Harrison (2021) and Shackelford (2021) and both see not only a connection, but an intimate relation between Blackness and fatness. Shackelford asks: “What if instead of believing that Blackness and fatness are separate embodiments that we connect the shrinking and active killing of Blackness as the same violence that asks us to shrink and disappear all fat bodies?” (2021, p. 257). For Shackelford, “the spectrum of punishment and violence for fat people” is “always in direct relationship with anti-Blackness”. Harrison argues that “it is through the unremarkability and unpleasantness of how fatness dressed Black flesh that created the structures that necessitate the marginalization of both identities” (2021, p. 35). Both Shackelford and Harrison connect racist police violence with anti-fatness, pointing to the case of Eric Garner and the police union lawyer who claimed Garner died from “being morbidly obese” (Shackelford, 2021, p. 257). This is argument for seeing anti-Blackness and anti-fatness as both historically co-constituted (“from the moment white Europeans saw fat Africans, the science that followed was intended to always separate them from the rest” (Harrison, 2021, p. 98)) and conceptually entangled: we cannot resist one without resisting the other.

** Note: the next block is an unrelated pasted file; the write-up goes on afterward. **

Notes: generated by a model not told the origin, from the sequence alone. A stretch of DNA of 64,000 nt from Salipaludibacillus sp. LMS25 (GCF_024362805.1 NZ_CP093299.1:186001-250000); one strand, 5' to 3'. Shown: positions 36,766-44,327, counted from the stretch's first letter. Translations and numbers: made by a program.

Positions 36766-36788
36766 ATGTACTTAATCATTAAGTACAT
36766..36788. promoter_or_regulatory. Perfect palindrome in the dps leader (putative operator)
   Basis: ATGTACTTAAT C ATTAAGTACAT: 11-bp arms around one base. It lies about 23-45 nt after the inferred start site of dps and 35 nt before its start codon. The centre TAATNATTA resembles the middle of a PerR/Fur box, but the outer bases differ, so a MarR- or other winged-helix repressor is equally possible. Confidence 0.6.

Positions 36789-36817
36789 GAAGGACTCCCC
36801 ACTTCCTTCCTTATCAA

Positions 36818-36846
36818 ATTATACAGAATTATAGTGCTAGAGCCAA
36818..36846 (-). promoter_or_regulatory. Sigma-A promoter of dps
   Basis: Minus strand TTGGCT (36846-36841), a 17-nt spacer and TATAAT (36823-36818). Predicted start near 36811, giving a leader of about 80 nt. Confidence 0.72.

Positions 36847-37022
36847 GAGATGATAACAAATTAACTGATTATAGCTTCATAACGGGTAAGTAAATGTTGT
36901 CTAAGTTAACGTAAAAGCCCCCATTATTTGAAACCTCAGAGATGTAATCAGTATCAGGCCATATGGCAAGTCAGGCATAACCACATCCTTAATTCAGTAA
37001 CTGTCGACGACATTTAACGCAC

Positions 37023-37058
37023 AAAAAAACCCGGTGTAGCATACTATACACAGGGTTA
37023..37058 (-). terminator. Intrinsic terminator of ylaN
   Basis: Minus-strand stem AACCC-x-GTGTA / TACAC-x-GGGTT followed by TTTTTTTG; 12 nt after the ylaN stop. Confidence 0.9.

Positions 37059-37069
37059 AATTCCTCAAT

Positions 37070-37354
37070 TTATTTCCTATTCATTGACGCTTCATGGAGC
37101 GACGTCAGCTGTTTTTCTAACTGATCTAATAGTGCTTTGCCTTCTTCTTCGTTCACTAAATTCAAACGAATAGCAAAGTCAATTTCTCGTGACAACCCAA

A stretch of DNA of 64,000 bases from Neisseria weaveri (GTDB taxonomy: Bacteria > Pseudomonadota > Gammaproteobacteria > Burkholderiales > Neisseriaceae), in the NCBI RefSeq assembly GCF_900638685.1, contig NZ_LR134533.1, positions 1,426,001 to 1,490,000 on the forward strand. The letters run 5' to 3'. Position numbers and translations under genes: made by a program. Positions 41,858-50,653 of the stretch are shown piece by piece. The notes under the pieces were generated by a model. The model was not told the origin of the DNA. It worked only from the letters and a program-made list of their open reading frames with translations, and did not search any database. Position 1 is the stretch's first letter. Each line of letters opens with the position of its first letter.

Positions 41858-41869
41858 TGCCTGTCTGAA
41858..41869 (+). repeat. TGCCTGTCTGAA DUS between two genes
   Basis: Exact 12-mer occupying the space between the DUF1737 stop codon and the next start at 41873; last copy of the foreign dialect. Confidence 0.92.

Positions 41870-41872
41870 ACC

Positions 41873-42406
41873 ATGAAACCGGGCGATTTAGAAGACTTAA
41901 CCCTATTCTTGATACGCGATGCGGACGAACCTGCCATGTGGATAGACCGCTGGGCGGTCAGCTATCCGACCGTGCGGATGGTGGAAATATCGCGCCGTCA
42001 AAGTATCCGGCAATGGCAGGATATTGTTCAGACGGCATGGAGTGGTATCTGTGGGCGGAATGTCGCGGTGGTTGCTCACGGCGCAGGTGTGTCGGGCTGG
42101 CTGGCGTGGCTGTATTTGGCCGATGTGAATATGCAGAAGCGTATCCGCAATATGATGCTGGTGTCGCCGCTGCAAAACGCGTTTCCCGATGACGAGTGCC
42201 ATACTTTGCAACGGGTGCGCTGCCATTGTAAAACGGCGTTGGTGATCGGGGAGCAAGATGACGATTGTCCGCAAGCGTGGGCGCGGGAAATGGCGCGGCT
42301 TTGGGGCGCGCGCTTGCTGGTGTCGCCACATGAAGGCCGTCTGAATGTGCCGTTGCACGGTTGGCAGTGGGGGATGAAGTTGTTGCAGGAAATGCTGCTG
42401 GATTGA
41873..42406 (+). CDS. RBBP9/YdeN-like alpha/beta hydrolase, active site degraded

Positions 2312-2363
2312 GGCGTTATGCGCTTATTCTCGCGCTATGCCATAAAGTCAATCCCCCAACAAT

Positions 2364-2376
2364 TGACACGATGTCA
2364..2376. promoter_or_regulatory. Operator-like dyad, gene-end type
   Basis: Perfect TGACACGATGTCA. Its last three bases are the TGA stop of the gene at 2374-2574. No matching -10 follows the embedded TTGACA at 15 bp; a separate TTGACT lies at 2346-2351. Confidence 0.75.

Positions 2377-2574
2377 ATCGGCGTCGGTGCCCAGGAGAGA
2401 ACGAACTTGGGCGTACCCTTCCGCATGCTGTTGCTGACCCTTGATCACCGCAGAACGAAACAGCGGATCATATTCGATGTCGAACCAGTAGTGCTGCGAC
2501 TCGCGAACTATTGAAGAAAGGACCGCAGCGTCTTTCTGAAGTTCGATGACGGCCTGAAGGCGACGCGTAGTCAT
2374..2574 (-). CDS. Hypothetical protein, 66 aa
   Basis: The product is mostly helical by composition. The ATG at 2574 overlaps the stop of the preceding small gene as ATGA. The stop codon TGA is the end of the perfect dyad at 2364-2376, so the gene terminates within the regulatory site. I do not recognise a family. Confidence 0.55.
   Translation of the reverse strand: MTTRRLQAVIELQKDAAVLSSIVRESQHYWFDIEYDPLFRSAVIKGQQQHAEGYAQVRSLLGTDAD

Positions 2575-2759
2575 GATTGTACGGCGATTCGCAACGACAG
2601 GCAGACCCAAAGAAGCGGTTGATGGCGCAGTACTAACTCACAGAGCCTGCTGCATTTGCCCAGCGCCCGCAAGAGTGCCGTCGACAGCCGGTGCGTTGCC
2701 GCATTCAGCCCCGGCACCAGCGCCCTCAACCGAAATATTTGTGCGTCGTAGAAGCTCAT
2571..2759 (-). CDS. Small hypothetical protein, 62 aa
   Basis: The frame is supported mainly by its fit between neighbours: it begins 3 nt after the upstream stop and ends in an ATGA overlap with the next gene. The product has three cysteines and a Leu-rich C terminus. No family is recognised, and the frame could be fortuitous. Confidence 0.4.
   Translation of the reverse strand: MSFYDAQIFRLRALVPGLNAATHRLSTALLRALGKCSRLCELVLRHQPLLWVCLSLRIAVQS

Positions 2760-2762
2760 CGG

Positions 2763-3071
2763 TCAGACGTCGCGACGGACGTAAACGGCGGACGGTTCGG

An appreciation of this entanglement is necessary to make sense of the consequences of the narratives that have arisen around the disparities observed during the Covid-19 pandemic. It is the case that there has been sustained, and positive, attention directed towards the effects of structural racism as a defining feature of the pandemic. However, the same cannot be said in the case of fatness: whilst some scholars have carried out important work to focus on the heightened effects of structural fatphobia during the global crisis, the pandemic has largely led to ramping up of stigmatizing attitudes and narratives of personal responsibility and blame. Crucially, given the ways in which race and fatness, and racial and anti-fat discrimination, have been intertwined, historically, empirically, and conceptually, the lack of attention to structural fat discrimination in favour of an individualising and blame-centred approach provides a way for these tendencies to nevertheless disproportionately affect racial minorities, fuel racial hierarchies, and perpetuate white supremacy.